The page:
John discovers that email is broken and offers no solutions.
Email is like oxygen—it is essential to sustain life on this planet, and yet too much of it makes one dizzy. —Alexander Sidorkin
“Going postal” is poised for a comeback. Soon it won’t be just disgruntled employees of an outsourced government service who are freaking out. Email is trying its best to turn us all into psycho postal workers. Even the strongest of you are bending under the strain. Eventually you’re going to break.
Because we’re drowning in unwanted emails, threatened by scams and malicious code hidden in emails, and unable to manage the flood of incoming messages. Email is broken. You can confirm this in the usual way: by counting the number of hits you get for “fix email.”
Somebody Ought to Fix This
It’s time to fix email.
I’m not talking about fixing your default email account after Facebook silently switches it to you at them dot com. I’m talking here about fixing email itself. The technology. The ubiquitous aspect of life in century 21.
It’s not that nobody has tried to fix email. To reinvent it. AOL tried. Google tried several times. It’s just that the attempts to fix email are all themselves broken.
David Pogue says he wants to fix email, but he really means he wants people to be better at it. Presumably the people sending him emails. Well, he’s a popular guy. I’m sure he gets a lot of crappy email from people who are total numbskulls. And since he has a platform to talk to the world, why not use it to chastise his fan base and nag them to send him less sucky emails?
But while that might be a good plan for a popular industry columnist, the strategy does not scale to the rest of us. Anyway, it probably won’t work even for Pogue because he’s trying to fix people. Very hard. It’s much easier to fix technology. Or the protocols and ceremony thereof.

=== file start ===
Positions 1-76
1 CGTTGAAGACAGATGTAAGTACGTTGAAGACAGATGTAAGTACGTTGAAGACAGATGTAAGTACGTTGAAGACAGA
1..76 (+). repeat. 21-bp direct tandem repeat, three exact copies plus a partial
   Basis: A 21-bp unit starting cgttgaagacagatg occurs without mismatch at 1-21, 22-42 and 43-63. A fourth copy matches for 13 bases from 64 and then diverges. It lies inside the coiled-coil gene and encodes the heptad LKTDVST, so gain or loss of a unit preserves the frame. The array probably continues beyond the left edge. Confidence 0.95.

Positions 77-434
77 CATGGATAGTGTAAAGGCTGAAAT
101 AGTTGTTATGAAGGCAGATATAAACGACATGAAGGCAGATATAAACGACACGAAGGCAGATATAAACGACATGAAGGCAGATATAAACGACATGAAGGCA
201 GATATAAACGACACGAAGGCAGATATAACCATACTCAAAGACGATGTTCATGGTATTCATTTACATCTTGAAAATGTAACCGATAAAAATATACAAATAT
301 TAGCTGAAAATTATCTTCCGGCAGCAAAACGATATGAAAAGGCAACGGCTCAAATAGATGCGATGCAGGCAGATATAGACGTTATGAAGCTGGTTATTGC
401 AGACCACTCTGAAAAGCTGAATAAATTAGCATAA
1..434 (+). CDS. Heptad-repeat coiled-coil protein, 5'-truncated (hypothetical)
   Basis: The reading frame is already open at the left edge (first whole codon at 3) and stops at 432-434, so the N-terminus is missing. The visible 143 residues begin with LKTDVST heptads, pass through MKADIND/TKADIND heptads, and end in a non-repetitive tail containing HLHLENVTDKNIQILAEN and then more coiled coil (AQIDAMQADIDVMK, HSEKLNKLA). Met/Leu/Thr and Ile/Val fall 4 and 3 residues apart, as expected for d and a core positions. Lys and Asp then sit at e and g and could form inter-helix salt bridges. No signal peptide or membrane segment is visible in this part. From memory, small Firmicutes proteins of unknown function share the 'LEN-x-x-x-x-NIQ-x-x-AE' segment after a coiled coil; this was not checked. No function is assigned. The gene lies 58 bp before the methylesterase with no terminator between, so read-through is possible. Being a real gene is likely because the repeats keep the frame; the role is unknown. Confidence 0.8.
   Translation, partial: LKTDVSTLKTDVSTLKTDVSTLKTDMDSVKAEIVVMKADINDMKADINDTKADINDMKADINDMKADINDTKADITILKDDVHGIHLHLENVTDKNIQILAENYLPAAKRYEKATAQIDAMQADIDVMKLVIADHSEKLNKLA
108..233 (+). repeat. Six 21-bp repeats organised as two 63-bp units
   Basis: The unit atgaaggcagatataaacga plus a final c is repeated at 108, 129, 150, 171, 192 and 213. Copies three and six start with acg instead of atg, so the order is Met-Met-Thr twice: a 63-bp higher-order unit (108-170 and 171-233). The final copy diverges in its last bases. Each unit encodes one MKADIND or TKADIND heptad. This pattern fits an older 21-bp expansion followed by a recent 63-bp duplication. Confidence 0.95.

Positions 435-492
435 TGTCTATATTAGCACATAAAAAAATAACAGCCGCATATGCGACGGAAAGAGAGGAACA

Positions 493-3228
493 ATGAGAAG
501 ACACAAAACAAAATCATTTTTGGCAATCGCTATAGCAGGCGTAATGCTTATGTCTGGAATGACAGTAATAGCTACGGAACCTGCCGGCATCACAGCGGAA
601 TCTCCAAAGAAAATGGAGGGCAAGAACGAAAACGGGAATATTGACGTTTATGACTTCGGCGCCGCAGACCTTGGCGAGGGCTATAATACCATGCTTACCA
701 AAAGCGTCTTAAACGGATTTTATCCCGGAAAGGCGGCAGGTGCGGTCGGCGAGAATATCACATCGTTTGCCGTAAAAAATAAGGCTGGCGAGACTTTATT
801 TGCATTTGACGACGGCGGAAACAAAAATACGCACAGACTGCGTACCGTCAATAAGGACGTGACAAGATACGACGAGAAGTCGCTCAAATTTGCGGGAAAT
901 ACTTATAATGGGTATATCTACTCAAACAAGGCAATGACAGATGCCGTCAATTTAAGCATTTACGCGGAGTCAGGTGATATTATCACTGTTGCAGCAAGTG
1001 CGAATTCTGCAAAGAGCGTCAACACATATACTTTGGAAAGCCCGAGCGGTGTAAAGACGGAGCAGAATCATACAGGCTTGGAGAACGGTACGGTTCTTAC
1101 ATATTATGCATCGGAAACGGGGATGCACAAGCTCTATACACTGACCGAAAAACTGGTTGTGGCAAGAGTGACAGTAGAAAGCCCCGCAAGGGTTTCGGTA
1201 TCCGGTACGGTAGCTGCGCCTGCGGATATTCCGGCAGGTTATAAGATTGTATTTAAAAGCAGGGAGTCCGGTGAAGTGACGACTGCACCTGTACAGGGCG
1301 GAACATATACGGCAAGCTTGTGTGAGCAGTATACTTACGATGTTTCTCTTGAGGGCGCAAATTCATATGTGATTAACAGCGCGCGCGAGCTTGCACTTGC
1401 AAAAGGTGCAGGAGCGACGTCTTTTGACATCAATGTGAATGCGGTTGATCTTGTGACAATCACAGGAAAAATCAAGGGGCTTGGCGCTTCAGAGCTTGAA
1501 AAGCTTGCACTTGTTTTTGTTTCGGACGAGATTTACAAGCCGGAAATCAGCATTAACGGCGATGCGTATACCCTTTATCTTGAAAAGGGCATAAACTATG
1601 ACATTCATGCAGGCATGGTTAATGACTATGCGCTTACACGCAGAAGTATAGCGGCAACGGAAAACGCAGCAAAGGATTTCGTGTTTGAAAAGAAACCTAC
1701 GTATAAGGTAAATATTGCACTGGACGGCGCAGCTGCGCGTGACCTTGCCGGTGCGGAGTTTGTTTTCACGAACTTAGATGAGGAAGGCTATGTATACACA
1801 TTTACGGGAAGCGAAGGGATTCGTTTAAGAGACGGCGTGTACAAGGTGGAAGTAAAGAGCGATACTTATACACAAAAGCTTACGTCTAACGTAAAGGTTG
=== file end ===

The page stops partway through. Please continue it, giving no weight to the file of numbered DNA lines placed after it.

(By the way, back when Apple was using the phrase “the rest of us,” did you flash on an image of Ronald Reagan with no legs every time you heard it? No? I guess it was just me, then.)
Paul Graham’s a smart guy. He would like to fix email. He says email is a todo list. He’s crazy. And I say that as a person who sends himself emails late at night reminding his morning self about things to do. But email isn’t a to-do list. If other people can email items into your to-do list, you don’t have an email problem, your life just sucks.
This person apparently thinks email isn’t complicated enough. These people think it’s a platform to build on. So if you have the app you can read the message? So broken. This person wants corporate email to work like the post office. Except that she wants more control over who can email her. But email isn't a newsgroup, it’s an open communication channel; it’s mail. The discovery aspect of it is crucial.
One thing that doesn’t fix email is wholesale blocking. Blocking email from people you know you don’t want to hear from ever again, sure, that’s smart. But blocking email from people you have no idea whether you want to hear from is like—old school reference here, people under 30 may have trouble following this—ripping the phone out of the wall because you don’t like to hear it ringing. You do that only because the system is broken and you’re desperate. You’re in fact breaking email yourself. You’re ripping out the discovery element of the tool. You’re hiding from the world. And while it sounds good to me, people tell me that’s a bad thing.
I Don’t Do Solutions
So how do we fix email? Beats me. I don’t do solutions. I specialize in problems. They’re easier to find.
I mean, I guess I could propose replacing the “letter in an envelope” metaphor with the “postcard” metaphor. If we have no privacy anyway, why not eliminate the whole time-consuming “opening the email” step? Turn the subject line into the message and require anything longer to be packaged up in a separate Dropboxed file. The point being to make it less easy to write long emails. Then people might think about them longer, improve the content, decide not to send dumb and unnecessary emails.
How about if it were impossible to archive emails? Once you open an email you have to do something with it, because it poofs away when you close it. And disappears after a few days even if unopened?
Probably all bad ideas. I told you I don’t do solutions. But something else I don’t do is change my behavior unless forced. If the trouble with email is a people problem, caused by the behavior of both the senders and receivers of email, then fixing email depends on changing their behavior.
Technology should discourage bad email behavior. Just don’t ask me how.
John Shade was born under a cloud in Montreux, Switzerland, in 1962. Subsequent internment in a series of obscure institutions of ostensibly higher learning did nothing to brighten his outlook. If even after reading this you just have to, you can send the author your feedback or discuss the article in the magazine forum.